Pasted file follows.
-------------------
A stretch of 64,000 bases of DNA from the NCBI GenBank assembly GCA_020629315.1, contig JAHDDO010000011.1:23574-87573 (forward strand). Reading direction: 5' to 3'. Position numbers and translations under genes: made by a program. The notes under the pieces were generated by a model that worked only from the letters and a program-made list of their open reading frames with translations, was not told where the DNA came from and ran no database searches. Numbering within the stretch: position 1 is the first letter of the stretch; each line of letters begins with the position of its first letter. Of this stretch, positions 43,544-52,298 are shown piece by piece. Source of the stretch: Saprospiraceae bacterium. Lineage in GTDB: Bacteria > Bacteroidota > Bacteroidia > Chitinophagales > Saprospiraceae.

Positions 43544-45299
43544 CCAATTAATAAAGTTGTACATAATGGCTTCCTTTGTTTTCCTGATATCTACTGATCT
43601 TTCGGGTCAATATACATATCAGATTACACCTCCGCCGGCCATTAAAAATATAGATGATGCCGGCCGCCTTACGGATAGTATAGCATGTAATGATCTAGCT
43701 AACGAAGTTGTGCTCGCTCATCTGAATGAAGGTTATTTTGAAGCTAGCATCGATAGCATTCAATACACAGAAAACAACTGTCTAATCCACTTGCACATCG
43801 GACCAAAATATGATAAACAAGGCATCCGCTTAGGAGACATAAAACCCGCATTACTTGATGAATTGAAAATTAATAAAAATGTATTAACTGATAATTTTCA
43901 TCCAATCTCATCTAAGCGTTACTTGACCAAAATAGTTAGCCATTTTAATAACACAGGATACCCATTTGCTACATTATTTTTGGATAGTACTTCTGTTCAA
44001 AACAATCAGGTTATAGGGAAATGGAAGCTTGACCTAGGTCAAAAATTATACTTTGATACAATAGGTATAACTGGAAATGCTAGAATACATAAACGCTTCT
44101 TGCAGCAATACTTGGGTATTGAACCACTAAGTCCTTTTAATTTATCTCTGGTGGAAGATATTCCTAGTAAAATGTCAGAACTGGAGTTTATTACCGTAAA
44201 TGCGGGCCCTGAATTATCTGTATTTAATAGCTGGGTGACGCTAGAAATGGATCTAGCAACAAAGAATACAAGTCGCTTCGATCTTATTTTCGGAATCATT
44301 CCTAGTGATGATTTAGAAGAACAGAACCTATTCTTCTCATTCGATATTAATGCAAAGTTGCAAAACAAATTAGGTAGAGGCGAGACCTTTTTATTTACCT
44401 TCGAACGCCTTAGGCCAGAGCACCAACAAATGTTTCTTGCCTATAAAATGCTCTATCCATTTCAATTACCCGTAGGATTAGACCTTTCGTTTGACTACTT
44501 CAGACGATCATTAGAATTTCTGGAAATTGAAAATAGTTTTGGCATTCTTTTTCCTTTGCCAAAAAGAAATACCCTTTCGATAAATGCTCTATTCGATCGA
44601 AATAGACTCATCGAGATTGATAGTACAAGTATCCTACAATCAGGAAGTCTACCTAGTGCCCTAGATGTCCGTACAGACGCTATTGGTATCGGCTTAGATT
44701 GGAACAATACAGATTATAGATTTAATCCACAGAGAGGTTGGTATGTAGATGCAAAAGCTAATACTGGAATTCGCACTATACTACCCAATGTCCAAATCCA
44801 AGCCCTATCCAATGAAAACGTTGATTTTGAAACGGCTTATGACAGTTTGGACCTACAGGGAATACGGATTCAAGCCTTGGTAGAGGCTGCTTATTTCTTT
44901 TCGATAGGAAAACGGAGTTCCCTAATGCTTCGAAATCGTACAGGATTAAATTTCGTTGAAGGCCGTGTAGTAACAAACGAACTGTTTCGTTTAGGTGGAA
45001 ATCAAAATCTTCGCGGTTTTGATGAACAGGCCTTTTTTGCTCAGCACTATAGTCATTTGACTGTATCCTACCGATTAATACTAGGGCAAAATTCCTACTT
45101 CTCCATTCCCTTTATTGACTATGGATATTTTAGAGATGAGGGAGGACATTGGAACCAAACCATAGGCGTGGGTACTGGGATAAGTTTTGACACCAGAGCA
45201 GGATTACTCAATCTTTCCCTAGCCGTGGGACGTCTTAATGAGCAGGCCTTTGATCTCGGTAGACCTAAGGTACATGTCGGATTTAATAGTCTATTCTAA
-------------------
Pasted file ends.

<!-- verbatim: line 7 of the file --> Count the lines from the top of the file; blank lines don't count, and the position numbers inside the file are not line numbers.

43901 TCCAATCTCATCTAAGCGTTACTTGACCAAAATAGTTAGCCATTTTAATAACACAGGATACCCATTTGCTACATTATTTTTGGATAGTACTTCTGTTCAA